Small Business Lessons: How Kelowna-based Village App can help entrepreneurs strike a work-life balance

For our Small Business issue, we asked 14 B.C. businesses how they're surviving in this economy. Here's one of them

Ashley Stone will never forget the week that started on September 17, 2018. That Monday, she got a call from her son’s school about difficulties he was having in class.

On Tuesday, her mom was diagnosed with cancer. Come Wednesday, Stone found out that she was pregnant with twins, Thursday was her birthday and Friday was her daughter’s last day being breastfed.

“I was like, What if there was such a simple way to ask for support where I don’t need to explain why I need help, I just need it, and you don’t have to explain why you can or can’t help?” she says. “It’s just this quick, to-the-point, get-people-showing-up-in-real-life situation.”

Even though Stone hails from a family of entrepreneurs, she never thought she’d become one. Compared to her brother, parents and grandparents, she was the “odd duck” who wanted to leave work at work. And she did for a while—Stone graduated from UBC Okanagan as a registered nurse in 2009 and has worked as one casually for the last 14 years.

Working “casually” as a public health nurse means picking up shifts when you can: “They send texts like, We need you at this time, on this day, at this location, can you help? And you answer yes or no,” she explains. That system, paired with her own need for community support, was the impetus behind The Village App, which Stone co-founded in 2020 with Karen Olsson, founding partner of Kelowna-based tech development company Atomic47 Labs. Olsson has over 25 years of experience building startups, and, according to Stone, was essential for the development of The Village App, which launched on Google Play and the App Store in 2021.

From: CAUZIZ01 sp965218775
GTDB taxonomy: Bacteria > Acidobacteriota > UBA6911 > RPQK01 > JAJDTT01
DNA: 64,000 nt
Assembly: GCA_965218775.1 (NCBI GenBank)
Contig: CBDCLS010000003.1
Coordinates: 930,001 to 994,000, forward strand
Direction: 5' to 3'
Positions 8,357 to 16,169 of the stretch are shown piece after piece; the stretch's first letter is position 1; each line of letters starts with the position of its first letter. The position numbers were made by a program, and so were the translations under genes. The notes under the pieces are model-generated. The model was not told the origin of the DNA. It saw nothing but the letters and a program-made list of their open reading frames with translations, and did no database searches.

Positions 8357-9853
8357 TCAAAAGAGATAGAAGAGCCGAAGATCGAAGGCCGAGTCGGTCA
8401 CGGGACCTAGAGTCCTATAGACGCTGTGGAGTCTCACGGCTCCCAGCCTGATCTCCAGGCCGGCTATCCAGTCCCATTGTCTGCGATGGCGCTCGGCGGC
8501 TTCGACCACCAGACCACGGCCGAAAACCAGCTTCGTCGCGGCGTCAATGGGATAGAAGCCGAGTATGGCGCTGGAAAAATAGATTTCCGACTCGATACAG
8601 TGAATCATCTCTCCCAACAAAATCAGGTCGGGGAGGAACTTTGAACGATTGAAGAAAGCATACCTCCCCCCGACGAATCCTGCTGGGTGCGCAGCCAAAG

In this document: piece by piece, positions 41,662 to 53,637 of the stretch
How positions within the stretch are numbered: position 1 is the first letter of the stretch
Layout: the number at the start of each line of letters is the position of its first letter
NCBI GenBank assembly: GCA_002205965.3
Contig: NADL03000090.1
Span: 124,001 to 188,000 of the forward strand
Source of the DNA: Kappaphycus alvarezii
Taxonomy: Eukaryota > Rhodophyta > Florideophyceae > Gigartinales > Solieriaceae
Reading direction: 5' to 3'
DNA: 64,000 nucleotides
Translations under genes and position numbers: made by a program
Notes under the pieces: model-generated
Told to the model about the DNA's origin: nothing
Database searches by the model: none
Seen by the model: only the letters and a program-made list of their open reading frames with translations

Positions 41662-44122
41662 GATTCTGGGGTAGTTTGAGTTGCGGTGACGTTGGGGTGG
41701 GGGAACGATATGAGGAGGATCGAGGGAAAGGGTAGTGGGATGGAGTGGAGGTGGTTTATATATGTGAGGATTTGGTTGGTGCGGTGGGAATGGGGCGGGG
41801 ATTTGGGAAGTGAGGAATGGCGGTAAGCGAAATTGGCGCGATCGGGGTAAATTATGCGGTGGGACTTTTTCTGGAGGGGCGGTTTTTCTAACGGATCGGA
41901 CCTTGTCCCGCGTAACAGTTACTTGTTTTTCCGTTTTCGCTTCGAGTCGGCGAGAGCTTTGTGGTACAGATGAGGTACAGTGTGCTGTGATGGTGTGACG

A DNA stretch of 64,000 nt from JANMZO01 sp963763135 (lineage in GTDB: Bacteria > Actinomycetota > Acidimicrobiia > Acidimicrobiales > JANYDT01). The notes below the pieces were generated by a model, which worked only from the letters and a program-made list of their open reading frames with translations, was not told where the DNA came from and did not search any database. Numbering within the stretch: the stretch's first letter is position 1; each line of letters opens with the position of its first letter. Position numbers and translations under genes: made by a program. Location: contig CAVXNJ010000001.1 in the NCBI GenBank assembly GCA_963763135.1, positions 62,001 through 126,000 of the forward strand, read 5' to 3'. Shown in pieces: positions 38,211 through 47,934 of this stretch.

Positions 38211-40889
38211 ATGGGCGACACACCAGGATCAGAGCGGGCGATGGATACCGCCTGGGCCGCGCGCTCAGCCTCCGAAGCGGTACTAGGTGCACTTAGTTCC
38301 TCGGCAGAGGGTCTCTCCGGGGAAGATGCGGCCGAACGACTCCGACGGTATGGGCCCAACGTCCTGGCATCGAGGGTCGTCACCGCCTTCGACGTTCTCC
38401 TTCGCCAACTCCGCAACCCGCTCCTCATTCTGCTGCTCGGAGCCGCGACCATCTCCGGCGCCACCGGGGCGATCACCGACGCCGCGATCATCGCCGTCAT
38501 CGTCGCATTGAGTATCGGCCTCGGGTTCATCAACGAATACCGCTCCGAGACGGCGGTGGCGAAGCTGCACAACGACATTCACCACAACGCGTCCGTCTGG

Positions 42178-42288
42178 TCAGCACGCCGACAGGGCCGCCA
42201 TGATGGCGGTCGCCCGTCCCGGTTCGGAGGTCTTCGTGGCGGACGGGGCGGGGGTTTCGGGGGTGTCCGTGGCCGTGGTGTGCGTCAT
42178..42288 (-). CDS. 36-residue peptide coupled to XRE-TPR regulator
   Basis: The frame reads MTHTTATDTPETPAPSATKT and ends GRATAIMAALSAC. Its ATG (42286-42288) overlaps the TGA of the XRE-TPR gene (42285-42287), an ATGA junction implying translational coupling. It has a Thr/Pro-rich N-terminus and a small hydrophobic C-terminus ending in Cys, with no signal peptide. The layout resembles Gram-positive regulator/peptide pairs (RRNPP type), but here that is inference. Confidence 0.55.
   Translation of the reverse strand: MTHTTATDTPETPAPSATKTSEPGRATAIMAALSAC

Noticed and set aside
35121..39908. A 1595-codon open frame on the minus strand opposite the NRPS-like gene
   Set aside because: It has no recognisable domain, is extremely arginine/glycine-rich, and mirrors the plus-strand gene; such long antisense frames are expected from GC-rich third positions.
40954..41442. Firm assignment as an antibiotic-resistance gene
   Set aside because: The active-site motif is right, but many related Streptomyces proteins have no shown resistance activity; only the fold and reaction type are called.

“It’s really like a community bulletin board,” CEO Stone maintains. “You don’t come to The Village App because you want to know the best restaurant in town or have recommendations for the best stroller. You come because you have something that you need, something you want to give, or you want to know what’s happening in your community.”

All requests are welcome, whether you’re looking for babysitters, volunteers or donations. “There are a lot of people who would help more if they knew what the community needed help with,” says Stone.

Since the app is free for individuals, it can also be a useful tool for small business owners who are struggling to balance life and work in a recession. Some nonprofit organizations and municipalities are already leveraging it for different needs: for example, a municipality in Alberta is using it to connect newcomers with 35 local nonprofits (including language learning services). Kelowna is considering employing it to help the homeless population access resources like cooling stations in summer or beds during winter.

Ultimately, the objective is to normalize asking for support. That’s something even Stone remembers struggling with: “Am I worthy of asking for help?

Is this even a big enough problem that I want to ask? All those things go along with the guilt of asking for help. But then you realize how many people want to show up for you. If you ask, people will show up, but you need to ask.”